Make Sure The Buyer Can Close

 
All buyers are not created equal. If you are choosing between multiple offers on your property, the highest offer may not always be your best option. You definitely want to consider the buyer’s ability to close before accepting an offer.

If you are one of the few lucky sellers whose buyer is paying all cash, this is really not an issue, other than verifying proof of funds via a confirmed bank statement or an official letter from the bank. But if you are the average home seller, you do not want to take your property off-the-market for thirty (30) days or longer (passing up other potential buyers), only to find out on closing day that the buyer’s loan fell through.

Before you add your signature to an offer, turning it into an executed real estate contract, you want to make sure the potential buyer can close. Many contract also give the seller the right to cancel the contract if the buyers does not provide a letter of pre-approval (not just pre-qualification) from the lender within agreed upon time frame.

Some buyers may already have a letter of pre-approval from their lender. Others may only have a letter of pre-qualification. Different banks may vary in their definition of pre-approval and pre-qualification but common sense should prevail. Pre-qualification typically means the lender has not verified the buyer's information yet, but the buyer is qualified for the loan if all of the information they gave the lender is correct. A true pre-approval should mean the lender has already checked the buyer’s information and is simply waiting to verify the chosen property’s information and value. In other words, the buyer is approved for the mortgage; the lender just has to make sure the property is also.

The pre-approval should have very few contingencies. Lender contingencies such as an appraisal and survey are typical, but if the pre-approval includes contingencies such as verifying employment and credit score, it is not really a letter of pre-approval but simply a pre-qualification written on a pre-approval form.

If the buyer is pre-approved and the lender (or buyer) in stating it will take over thirty (30) days to close, you need to find out why. Sometimes this can be a touchy subject for the prospective buyer. The buyer may not understand why you (the seller) have a problem with waiting forty-five (45) days for some “special” type of mortgage to be processed before closing. The issue is not with waiting to close. The issue is waiting the whole time and then not closing because the buyer did not get the loan.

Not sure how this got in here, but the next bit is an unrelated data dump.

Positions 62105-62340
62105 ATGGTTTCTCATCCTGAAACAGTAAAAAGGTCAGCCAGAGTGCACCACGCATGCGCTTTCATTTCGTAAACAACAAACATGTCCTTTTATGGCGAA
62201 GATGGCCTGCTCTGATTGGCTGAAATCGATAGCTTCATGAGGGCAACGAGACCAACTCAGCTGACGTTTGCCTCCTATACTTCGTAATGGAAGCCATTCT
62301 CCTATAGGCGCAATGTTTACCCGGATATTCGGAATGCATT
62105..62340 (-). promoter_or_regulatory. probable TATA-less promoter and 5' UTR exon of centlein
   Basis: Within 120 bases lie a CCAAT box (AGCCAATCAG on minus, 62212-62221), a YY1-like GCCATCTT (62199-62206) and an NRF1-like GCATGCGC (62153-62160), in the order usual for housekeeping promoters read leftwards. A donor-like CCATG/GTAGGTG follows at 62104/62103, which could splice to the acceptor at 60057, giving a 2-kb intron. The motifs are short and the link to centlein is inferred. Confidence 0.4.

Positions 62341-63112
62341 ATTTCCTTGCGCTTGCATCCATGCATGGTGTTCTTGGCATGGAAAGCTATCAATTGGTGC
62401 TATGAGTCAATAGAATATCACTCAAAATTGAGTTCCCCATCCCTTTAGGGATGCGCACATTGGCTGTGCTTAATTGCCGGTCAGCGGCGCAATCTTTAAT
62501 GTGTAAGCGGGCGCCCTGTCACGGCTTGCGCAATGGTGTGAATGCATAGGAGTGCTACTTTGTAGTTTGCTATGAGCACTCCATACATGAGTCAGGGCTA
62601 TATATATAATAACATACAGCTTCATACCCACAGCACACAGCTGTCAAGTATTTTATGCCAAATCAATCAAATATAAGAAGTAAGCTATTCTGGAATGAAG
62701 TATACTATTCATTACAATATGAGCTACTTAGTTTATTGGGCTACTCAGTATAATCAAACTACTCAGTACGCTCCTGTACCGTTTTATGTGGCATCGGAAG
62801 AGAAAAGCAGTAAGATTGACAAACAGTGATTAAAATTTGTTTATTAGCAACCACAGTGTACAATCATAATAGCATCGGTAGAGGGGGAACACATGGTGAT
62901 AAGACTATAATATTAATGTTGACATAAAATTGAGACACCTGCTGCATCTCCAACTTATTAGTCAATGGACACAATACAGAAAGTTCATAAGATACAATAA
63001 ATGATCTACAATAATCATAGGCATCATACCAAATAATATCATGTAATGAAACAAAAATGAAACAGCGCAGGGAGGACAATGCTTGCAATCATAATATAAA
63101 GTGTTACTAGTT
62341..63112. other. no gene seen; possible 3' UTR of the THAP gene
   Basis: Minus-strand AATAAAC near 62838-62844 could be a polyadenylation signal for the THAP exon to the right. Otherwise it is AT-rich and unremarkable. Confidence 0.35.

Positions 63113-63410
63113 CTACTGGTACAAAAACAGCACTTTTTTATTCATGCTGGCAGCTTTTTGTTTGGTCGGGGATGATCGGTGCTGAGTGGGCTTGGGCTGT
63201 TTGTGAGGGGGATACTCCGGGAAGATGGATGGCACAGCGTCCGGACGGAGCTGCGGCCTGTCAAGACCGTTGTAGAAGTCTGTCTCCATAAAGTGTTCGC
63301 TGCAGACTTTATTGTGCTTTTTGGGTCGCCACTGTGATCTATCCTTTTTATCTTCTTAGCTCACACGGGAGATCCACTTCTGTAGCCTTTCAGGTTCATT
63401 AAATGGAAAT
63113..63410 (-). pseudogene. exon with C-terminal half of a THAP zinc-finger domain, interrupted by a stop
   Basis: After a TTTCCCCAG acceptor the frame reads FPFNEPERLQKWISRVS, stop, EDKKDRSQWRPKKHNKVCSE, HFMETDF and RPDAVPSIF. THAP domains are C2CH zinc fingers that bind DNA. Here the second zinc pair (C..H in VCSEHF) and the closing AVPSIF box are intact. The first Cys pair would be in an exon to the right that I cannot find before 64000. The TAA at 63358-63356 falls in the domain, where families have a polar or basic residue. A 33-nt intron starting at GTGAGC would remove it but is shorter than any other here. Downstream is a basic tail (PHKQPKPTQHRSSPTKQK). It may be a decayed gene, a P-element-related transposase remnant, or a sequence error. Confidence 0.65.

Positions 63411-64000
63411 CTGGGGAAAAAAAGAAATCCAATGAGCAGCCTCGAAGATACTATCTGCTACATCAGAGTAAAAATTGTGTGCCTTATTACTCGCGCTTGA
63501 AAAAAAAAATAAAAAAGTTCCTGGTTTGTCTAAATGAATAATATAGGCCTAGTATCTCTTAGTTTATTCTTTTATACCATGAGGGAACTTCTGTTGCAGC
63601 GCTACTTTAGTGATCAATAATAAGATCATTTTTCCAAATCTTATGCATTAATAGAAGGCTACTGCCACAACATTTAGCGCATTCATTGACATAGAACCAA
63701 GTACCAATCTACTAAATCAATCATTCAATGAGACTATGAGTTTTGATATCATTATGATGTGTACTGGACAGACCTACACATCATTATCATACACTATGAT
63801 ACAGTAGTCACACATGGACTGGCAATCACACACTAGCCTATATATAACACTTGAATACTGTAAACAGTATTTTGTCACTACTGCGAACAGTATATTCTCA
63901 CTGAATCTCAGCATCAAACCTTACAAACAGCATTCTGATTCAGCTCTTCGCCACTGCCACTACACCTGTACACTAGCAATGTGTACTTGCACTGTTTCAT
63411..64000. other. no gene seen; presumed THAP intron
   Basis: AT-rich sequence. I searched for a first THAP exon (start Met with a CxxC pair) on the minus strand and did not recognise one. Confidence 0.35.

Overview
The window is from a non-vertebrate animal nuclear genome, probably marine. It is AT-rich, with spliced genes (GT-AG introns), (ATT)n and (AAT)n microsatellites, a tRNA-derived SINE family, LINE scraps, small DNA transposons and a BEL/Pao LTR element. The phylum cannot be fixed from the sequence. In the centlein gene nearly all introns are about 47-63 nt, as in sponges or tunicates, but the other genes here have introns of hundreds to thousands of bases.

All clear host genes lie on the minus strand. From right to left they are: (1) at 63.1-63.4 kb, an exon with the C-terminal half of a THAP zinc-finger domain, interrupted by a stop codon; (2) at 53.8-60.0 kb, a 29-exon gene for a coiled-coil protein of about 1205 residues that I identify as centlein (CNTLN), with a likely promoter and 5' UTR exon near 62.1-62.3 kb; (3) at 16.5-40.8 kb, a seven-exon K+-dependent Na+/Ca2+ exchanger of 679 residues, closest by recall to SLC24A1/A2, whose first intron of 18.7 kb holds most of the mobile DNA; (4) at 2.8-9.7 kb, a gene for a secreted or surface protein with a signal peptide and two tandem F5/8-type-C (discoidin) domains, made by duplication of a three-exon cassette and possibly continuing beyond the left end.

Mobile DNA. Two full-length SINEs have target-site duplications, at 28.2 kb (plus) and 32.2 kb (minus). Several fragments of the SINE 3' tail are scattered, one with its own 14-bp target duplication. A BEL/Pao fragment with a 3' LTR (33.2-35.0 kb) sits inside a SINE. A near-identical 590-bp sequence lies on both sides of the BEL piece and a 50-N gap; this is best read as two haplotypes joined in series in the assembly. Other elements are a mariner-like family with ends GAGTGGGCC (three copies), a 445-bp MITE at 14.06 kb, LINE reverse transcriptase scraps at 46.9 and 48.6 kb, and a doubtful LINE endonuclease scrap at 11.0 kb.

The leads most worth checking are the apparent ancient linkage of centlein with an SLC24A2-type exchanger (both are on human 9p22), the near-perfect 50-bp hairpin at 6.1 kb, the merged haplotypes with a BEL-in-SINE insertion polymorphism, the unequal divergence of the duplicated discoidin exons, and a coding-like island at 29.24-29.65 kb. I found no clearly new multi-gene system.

Be sure to take a look at the name of the bank on the letter of pre-approval or pre-qualification. Is it is a nationwide or smaller local bank you recognize, or is it an out-of-town bank you have never heard of? You may want to inquire about any bank with which you are not familiar. There could be a very good reason the buyer is using this bank. For example, it could be the town the buyer is moving from and they have been banking there for years, or it could turn out that this is the only bank that would “promise” them a loan.

Since the binder deposit is typically returned to the buyer if the transaction does not close due to a problem with the property, you should also consider the amount of the binder deposit (earnest money) the buyer is offering to put up. If the buyer is making an offer on a $200,000 property and only wants to put up a $500 binder deposit, you may want to ask why.

Naturally you must be tactful when asking these types of questions, and in situations where you and the buyer both have real estate agents, it can be difficult to get clear answers with so many different parties relaying the information. But remember: you have a very valuable asset the buyer is going to be “tying up” for the length of the contract, so they need to be able to close.

Obviously, you want to get as much as you can for your property. However, the better the financial qualifications of the buyer whose offer you accept, the more likely the closing will actually happen.
 

 
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